The Illinois State Board of Education on Wednesday unanimously passed a resolution in support of an upcoming declaration from State Superintendent of Education Carmen Ayala making it a requirement that schools reopen their doors in the fall, with only limited options for remote learning.
“This plan begins to transition us toward a future in which we are no longer under a gubernatorial disaster proclamation and the pandemic-related remote learning statutes no longer apply,” Ayalabefore the board vote. I am deeply grateful for the efforts of every Illinoisan that have gotten us to this point.”
According to the resolution, all schools statewide “must resume fully in-person learning for all student attendance days,” while remote learning options will only be made available “for students who are not eligible for a COVID-19 vaccine and are under a quarantine order by a local public health department or the Illinois Department of Public Health.”
ISBE spokesperson Jackie Matthews said the resolution passed Wednesday itself does not mandate any policy changes, but rather supports a declaration requiring in-person learning that Ayala is planning to finalize at the end of the current school year, “subject to favorable public health conditions at that time.”
In her letter, Ayala did add that school districts that want to continue offering remote learning to students “on an individual basis” may do so “if that will best meet the student’s learning needs.”
ISBE in the resolution notes that “barring any unforeseen setbacks and changes in public health conditions,” Illinois is on track for a full reopening next month, which will allow for, among other things, public gatherings of all sizes.
The board also noted that nearly all school districts statewide have already resumed some form of in-person learning, and the $7.8 billion in pandemic relief coming from the federal government will be used, in part, for “the safe return to in-person learning.”
“Multiple studies show that — although online classes are a far better option than no classes at all — students, particularly students who struggle academically, still learn better while in person alongside their teachers,” the resolution states. “Reconnecting with teachers and peers in-person is essential for students’ mental health and social-emotional development, especially after the prolonged isolation of the pandemic.”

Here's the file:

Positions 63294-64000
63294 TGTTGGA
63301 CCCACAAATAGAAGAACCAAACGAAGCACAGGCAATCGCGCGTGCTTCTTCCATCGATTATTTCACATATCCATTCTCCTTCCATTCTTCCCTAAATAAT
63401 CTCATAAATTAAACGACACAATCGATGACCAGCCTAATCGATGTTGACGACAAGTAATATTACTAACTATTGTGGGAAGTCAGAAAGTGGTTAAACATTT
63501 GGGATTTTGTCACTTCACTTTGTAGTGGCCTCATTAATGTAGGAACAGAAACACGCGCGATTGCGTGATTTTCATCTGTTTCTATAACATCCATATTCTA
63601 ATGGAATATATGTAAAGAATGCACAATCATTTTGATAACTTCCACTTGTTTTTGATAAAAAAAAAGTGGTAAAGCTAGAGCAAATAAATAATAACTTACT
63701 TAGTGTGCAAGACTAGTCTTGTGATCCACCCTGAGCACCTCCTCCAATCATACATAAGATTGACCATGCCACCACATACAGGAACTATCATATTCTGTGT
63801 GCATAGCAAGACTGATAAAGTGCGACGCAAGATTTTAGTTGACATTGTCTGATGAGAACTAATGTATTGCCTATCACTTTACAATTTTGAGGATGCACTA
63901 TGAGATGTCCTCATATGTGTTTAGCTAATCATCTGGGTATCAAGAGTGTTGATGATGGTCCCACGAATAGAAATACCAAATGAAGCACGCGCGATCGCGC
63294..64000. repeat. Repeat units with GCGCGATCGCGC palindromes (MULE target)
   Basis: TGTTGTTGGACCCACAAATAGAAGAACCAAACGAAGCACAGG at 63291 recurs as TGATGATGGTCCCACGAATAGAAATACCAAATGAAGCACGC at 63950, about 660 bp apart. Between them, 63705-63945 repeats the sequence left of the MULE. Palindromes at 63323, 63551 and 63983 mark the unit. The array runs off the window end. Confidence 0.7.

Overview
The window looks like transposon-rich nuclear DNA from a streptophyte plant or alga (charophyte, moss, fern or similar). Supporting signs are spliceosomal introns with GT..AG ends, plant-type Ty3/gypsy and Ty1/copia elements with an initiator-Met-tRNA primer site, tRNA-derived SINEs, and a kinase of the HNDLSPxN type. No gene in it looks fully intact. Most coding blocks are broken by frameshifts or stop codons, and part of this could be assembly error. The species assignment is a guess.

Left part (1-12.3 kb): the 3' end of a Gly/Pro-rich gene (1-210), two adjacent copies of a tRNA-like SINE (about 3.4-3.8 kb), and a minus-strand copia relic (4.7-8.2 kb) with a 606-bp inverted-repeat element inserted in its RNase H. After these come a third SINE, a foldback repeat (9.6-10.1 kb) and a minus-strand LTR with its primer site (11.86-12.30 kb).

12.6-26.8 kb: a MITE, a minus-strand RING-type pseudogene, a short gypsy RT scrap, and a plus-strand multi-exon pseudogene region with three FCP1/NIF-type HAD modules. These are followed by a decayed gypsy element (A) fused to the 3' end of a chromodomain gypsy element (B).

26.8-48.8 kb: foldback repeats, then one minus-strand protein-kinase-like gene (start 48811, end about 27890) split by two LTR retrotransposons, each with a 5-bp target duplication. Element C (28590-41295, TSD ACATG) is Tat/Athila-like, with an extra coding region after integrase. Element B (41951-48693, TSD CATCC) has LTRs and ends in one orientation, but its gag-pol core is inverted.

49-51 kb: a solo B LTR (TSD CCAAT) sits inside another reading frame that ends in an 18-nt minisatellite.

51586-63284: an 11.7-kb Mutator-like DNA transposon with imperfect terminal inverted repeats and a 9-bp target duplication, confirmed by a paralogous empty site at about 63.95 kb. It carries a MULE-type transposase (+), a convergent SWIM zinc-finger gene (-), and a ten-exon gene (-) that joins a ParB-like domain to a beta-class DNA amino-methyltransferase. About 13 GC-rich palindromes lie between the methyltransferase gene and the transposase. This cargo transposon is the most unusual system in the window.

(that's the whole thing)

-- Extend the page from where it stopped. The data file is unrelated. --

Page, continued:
ISBE said that federal funding will also go toward “tutoring, summer school, and community partnerships for mental health” to address learning gaps caused by the pandemic.
The resolution states students and staff have access to “meaningful protection” from COVID-19, through “three highly effective vaccines” that are now available to state residents over the age of 12.
Following the board’s vote Wednesday, Chicago Teachers Union spokesperson Chris Geovanis said it’s “critical that we engage families directly this summer to hear what they need and take steps to meet those needs this fall.”
“We look forward to working with (Chicago Public Schools),” she said, “to ensure that by August, every school has effective ventilation, mask policies and other layered mitigation tools parents and families need to feel safe returning their children to buildings for in-person learning.”
CPS has provided opportunities for any interested K-12 student to return to in-person learning this school year, and outgoing CEO Janice Jackson has said she believes that a full reopening should be a requirement in the fall.
In a statement Wednesday, CPS spokesperson James Gherardi said the district is “pleased that ISBE is guiding districts to provide five days a week of in-person instruction.”
“This is what the district has been working towards,” he said, “and there seems to be a consensus at all levels of government that opening schools full-time in the fall is a critical priority.”
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